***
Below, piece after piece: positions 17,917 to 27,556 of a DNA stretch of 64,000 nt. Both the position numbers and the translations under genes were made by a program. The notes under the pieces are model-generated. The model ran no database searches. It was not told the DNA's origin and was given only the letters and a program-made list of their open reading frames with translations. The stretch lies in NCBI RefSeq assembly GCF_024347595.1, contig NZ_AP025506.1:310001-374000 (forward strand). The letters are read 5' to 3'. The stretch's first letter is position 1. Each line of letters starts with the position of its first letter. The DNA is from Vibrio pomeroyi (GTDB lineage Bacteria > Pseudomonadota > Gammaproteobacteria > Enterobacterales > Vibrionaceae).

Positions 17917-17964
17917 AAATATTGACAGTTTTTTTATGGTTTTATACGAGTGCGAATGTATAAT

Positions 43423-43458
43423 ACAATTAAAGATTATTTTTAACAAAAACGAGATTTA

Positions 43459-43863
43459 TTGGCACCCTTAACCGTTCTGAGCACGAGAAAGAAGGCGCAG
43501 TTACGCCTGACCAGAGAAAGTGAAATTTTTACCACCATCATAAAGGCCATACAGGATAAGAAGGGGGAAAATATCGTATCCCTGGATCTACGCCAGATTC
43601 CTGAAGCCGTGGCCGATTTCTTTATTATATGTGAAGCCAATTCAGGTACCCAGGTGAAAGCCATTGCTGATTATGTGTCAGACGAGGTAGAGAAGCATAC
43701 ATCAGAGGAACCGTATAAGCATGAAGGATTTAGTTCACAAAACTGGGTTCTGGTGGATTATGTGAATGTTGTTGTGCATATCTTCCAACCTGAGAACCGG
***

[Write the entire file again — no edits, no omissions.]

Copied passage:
Below, piece after piece: positions 17,917 to 27,556 of a DNA stretch of 64,000 nt. Both the position numbers and the translations under genes were made by a program. The notes under the pieces are model-generated. The model ran no database searches. It was not told the DNA's origin and was given only the letters and a program-made list of their open reading frames with translations. The stretch lies in NCBI RefSeq assembly GCF_024347595.1, contig NZ_AP025506.1:310001-374000 (forward strand). The letters are read 5' to 3'. The stretch's first letter is position 1. Each line of letters starts with the position of its first letter. The DNA is from Vibrio pomeroyi (GTDB lineage Bacteria > Pseudomonadota > Gammaproteobacteria > Enterobacterales > Vibrionaceae).

Positions 17917-17964
17917 AAATATTGACAGTTTTTTTATGGTTTTATACGAGTGCGAATGTATAAT

Positions 43423-43458
43423 ACAATTAAAGATTATTTTTAACAAAAACGAGATTTA

Positions 43459-43863
43459 TTGGCACCCTTAACCGTTCTGAGCACGAGAAAGAAGGCGCAG
43501 TTACGCCTGACCAGAGAAAGTGAAATTTTTACCACCATCATAAAGGCCATACAGGATAAGAAGGGGGAAAATATCGTATCCCTGGATCTACGCCAGATTC
43601 CTGAAGCCGTGGCCGATTTCTTTATTATATGTGAAGCCAATTCAGGTACCCAGGTGAAAGCCATTGCTGATTATGTGTCAGACGAGGTAGAGAAGCATAC
43701 ATCAGAGGAACCGTATAAGCATGAAGGATTTAGTTCACAAAACTGGGTTCTGGTGGATTATGTGAATGTTGTTGTGCATATCTTCCAACCTGAGAACCGG